Focus on The Benefits

You may want to go in-depth about your process; however the top line is what they are looking for with an understanding of workflows. Remember to the last thing you want is to give away your trade secrets either.

Remember to highlight their pain points in such a way that your proposal is the obvious solution.

Include Social Proof

A prospective client often wants to know what it’s like to work with a provider they haven’t partnered with before.

Most of them will carry out some due diligence checks like the background research you will have undertaken for your proposal.

Providing a case study will demonstrate how your recruitment company has assisted other companies in similar situations.

Therefore helping to form a relationship of trust and respect for your company.

Tone of Voice

Using an active voice and simple wording makes it easier to read and is the preferred choice when writing any business proposal.

Here is a classic example of how this works.

Passive: The candidates will be contacted in the first instance by our senior consultant.

Active: Our senior consultants will contact the candidates in the first instance.

People often use technical language to sound impressive. Unfortunately, it has the opposite effect, resulting in a less engaged reader as it’s more challenging to understand.

Keeping your wording simple, avoiding jargon, and making  it relatable to your audience means your proposal will have more impact.

Tell A Story

One of the reasons many proposals get overlooked or rejected is because they don’t stand out from the crowd. Sharing examples and stories of previous projects can help.

In today’s changing business, world story is both King and Queen!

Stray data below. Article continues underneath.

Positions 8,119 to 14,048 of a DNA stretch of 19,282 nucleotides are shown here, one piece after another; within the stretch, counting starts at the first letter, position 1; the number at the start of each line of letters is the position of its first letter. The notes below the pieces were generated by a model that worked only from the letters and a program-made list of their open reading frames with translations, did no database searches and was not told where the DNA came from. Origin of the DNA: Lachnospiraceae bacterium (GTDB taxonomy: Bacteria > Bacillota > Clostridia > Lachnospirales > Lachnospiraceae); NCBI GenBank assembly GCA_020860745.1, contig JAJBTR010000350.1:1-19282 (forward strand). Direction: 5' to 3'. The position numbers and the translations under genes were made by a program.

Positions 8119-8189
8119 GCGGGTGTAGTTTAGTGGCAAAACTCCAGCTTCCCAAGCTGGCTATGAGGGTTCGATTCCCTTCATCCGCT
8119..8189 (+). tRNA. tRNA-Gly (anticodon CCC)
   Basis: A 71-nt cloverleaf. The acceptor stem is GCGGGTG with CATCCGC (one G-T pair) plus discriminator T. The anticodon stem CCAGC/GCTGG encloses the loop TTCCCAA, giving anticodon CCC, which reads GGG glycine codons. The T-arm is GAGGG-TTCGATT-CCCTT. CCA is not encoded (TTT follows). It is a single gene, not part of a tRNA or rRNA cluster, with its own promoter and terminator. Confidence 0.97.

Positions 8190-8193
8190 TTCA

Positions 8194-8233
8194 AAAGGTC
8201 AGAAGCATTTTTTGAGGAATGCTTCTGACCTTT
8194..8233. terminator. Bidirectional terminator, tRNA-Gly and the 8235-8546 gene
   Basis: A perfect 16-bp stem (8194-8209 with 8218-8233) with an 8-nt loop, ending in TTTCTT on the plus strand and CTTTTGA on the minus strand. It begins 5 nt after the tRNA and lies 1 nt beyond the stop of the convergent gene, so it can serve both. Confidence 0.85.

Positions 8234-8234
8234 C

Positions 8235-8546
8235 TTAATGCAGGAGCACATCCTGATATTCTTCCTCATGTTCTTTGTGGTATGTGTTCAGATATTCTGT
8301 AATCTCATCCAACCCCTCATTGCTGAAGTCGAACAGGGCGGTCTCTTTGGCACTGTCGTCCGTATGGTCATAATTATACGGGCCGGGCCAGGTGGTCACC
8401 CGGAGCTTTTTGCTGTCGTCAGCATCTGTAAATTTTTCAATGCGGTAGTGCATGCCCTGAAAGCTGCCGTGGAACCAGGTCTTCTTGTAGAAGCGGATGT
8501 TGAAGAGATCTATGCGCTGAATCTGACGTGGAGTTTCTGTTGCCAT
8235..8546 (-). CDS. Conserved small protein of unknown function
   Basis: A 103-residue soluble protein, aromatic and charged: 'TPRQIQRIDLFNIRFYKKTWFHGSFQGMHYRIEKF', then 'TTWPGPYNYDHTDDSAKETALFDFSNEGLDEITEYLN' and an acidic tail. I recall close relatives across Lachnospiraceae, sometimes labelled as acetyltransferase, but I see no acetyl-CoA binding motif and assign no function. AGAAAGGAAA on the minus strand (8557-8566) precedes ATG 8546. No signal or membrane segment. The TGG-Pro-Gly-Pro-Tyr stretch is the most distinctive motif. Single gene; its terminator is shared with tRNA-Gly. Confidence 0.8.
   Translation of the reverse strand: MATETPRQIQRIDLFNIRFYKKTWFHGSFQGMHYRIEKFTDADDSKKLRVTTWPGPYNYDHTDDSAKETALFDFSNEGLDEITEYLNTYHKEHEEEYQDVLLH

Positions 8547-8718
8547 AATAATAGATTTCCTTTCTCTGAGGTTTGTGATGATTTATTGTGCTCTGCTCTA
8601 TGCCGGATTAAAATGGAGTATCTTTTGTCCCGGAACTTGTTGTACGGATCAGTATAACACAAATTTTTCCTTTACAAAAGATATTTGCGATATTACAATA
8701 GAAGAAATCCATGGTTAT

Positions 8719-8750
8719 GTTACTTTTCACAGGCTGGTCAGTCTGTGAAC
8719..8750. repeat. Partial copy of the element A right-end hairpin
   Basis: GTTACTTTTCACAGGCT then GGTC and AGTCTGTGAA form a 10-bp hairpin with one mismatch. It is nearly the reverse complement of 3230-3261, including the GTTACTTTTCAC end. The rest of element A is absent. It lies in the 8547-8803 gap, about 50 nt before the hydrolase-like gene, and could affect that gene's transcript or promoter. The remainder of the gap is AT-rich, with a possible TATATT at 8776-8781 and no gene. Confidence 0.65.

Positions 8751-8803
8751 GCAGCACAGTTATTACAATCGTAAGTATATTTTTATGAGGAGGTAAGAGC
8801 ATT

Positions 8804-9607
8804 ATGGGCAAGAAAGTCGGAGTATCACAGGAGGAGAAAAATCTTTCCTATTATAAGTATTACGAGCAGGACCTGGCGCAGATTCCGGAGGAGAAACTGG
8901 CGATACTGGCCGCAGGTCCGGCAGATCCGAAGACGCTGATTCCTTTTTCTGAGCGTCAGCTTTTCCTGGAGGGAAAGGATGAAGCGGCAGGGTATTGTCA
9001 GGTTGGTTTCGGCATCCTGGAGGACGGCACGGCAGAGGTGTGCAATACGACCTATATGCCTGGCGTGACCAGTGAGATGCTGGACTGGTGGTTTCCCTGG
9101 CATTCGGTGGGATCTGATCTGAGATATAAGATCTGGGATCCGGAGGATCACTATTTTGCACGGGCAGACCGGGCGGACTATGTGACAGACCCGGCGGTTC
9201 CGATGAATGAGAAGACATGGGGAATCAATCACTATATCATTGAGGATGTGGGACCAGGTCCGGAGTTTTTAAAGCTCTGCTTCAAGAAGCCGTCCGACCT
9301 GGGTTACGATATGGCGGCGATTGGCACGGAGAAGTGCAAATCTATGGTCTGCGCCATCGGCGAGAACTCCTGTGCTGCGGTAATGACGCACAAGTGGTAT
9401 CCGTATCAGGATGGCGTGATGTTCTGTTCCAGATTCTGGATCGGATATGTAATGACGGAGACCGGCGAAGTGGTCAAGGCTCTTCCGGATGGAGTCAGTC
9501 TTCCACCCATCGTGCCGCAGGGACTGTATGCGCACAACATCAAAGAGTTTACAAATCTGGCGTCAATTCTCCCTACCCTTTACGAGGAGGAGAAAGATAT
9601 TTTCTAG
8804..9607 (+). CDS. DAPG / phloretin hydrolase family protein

Here is an example I am sure you can relate to.

Let’s say you had the task of finding senior executives for several C-suite positions. In the early stages of the project the deadline for recruiting was shortened, and you had to identify ideal candidates at speed. By using your in-depth industry knowledge and network in conjunction with your extensive market mapping, you were able to promote the opportunity to targeted candidates.

Next Steps?

Remember to focus your client on the next steps. Some proposals end without an ending. There is nothing for the client to do, nothing to sign, no call to action.

Proposals that don’t ask the client to do anything after they have finished reading often get put to one side and forgotten about.

Stating what you want your potential client to do next or even requesting a signature at the end of the proposal to be sent back to you will keep the process moving forward.

In summary, being able to write a winning proposal is your opportunity to demonstrate why your recruitment company is different and is the ideal partner who can meet their needs.

While creating this type of proposal will take time, when done well, it can be one of the keys accelerating your business success.

Want Help Marketing Your Recruitment Company?

We decided to write this post as it’s a question we have had more than once in the past from our Superfast Circle clients. If you want to win more business and stand out from the recruiting crowd our ongoing support through SFC might be precisely what you need. To find out more call us on ++44(0)1524 784 331.